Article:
News Commentary

What makes cassava poisonous?

- Rudy Fernandez and Sheila Crisostomo -
Just how lethal can a native delicacy long enjoyed by Filipinos be?

Toxic experts are eyeing cyanide as the likely cause of the poisoning of at least 110 mostly grade-school children in Bohol after they ate tasty treats made from cassava flour last Tuesday.

Thirty children died after eating the merienda. And recess will never be the same again.

According to the Plant Resources of Southeast Asia (PROSEA), a cassava’s tubers (roots) and leaves contain hydrocyanic acid (HCN).

Anyone can tell by its name that HCN is dangerous, and when it’s more than what the body can handle, this chemical compound can kill — man and animal alike, PROSEA said yesterday.

The Center for Disease Control (CDC) said in its website that cyanide

is a "rapidly acting, potentially deadly chemical that can exist in various forms, and can be a colorless gas such as HCN."

It could also come in the form of an inorganic compound such as cyanogen chloride, or in a crystal form like sodium cyanide or potassium cyanide, the CDC said.

All cassava cultivars (cultivated varieties) contain cyanogenic glucosides, according to PROSEA. Glucoside content such as HCN (or prussic acid) in the central part of fresh storage roots varies from 30 to 200 milligram (mg) per kilogram (kg), and can sometimes even be more.

"Small amounts are tolerable, but man should not consume more than one mg HCN per kg body weight per day," advised PROSEA, an international project focused on the documentation of information on plant resources of Southeast Asia.

High nitrogen and low potassium makeup in soil increases the glucoside content. The first rains after a dry season can also cause a large increase in glucoside.

"If the cells of storage roots are crushed, glucosides and enzymes make contact and the HCN is split off. This is the key to methods of removing HCN. The volatile HCN should be allowed to escape," PROSEA said.

Epidemiologist Dr. Manuel Mapue of the Department of Health (DOH) said cyanide could be produced by certain decomposing elements in the soil.

"During summer, the level of cyanide in root crops increases because the soil is dry. During the rainy days, the water (washes out the toxin)," Mapue said.

Cyanide poisoning is suspected to have caused the tragedy, Dr. Troy Gepte, an epidemiologist at the Department of Health’s (DOH) National Epidemiology Center (NEC), said yesterday.

"Toxicologists are looking closely into this but it seems that it’s cyanide poisoning," said Gepte. "I think the children ate maruya and pitsi pitsi , and cyanide is inherent in root crops like cassava."

Cassava is known as kamoteng kahoy or balinghoy in the Philippines.

Reports said the children, mostly second- and third-grade pupils studying at the San Jose Elementary School in Mabini town, started complaining of stomach pains and dizziness right after eating the merienda treats of maruya (cassava cake) and pitsi-pitsi (cassava balls) during the morning recess at around 10:30.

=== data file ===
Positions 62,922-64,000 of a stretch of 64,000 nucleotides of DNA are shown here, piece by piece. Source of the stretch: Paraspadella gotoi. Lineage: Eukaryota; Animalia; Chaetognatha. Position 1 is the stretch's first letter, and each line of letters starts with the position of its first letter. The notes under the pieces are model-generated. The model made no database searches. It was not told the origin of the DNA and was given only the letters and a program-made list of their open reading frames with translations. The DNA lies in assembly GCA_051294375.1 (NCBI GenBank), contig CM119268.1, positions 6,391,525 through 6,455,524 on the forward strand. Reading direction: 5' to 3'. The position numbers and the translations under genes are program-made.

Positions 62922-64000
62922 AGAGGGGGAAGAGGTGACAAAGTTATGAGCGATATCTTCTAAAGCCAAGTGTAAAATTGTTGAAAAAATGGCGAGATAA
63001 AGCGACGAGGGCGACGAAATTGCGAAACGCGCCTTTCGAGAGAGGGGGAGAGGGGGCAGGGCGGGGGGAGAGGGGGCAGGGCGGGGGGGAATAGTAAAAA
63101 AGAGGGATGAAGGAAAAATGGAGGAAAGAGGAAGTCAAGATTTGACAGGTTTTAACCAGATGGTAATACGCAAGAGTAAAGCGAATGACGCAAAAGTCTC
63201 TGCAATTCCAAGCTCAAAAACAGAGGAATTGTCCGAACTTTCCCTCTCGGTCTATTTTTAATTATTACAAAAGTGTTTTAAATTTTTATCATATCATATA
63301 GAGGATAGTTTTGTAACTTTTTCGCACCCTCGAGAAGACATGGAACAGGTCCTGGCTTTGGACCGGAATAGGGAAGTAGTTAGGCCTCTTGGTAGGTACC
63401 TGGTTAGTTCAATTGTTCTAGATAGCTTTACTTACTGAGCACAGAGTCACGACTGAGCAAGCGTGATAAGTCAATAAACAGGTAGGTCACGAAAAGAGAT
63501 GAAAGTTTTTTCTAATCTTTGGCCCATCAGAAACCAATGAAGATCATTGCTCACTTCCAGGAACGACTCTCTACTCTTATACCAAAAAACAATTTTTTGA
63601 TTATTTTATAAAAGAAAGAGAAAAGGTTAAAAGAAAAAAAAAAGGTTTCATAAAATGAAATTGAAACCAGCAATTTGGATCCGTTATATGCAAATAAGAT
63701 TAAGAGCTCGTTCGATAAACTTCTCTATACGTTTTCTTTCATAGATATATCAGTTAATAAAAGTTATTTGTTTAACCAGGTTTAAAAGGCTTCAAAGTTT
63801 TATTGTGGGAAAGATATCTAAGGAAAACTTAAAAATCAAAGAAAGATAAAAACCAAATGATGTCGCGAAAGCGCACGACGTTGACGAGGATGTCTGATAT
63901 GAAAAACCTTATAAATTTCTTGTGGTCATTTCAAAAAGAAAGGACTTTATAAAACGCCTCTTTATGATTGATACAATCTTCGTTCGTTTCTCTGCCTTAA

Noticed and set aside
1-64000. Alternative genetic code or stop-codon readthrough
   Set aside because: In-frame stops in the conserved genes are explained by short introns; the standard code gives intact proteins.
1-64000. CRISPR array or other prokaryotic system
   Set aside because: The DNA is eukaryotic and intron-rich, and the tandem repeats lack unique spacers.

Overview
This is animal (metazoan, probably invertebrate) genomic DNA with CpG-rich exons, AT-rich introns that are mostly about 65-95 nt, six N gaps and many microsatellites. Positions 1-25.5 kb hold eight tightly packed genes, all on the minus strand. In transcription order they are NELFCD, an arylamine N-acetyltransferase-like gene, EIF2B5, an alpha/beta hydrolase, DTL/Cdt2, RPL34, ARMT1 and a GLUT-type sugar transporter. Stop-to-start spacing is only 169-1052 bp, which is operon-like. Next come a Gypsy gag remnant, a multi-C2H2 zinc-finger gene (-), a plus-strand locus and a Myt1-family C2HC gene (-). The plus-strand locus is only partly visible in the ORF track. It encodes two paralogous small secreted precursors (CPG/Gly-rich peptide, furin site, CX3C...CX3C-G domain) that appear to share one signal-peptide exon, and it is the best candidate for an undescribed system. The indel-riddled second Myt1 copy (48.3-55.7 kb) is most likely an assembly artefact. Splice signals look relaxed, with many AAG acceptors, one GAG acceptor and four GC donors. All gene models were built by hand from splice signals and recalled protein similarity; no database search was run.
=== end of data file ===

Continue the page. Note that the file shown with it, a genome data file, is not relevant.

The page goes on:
It didn’t take long before many of them died, most in hospitals, leaving their parents in shock and, later, agonized grief.

The number of children turning up at hospitals due to the food poisoning crisis rose to 80 as of yesterday, according to Gepte.

The death toll still stood at 30, as victims continued to receive treatment in the district hospital of Don Emilio del Valle Hospital in Ubay town and Celestina Gallares Memorial Hospital in the provincial capital of Tagbilaran City, some 100 kilometers from Mabini.

Two vendors were reportedly responsible for selling the snacks. One was identified as Aning Luyong, 60, who was also in critical condition after she reportedly ate some of the cassava cakes.

Gepte refused to blame the vendor for the incident.

"I think it’s accidental. She, herself, had been poisoned and she has reportedly been selling the products for a long time now and I don’t think she would do it deliberately," he said.

PROSEA warned that boiling is not always a guarantee that a food product is safe, as the HCN may be caught in the starch paste.

Sun-drying reduces toxicity but is not very effective either.

Another DOH epidemiologist, Dr. Chito Navarro, said cyanide is inherent in root crops.

"Cyanide can be found naturally in root crops and I think even in kaong. But if the preparation of the food is not proper, or if the food has not been rinsed and cooked well, it can cause poisoning," Navarro said.

The DOH has already coordinated with the Poison Control Center of the Philippine General Hospital (PGH) to provide the antidote for the ailing kids.

The DOH, meanwhile, is verifying reports that the cassava had been contaminated with organo phosphate, a type of pesticide used in agricultural products.

Gepte added they received information that the water used to wash the cassava came from a container contaminated with the pesticide.

"There were some children who immediately died a few minutes (after eating cassava). Symptoms of poisoning are related to the amount of cyanide ingested from the food. This could occur within 10 minutes or within a few hours," Gepte said.
Working On The Antidote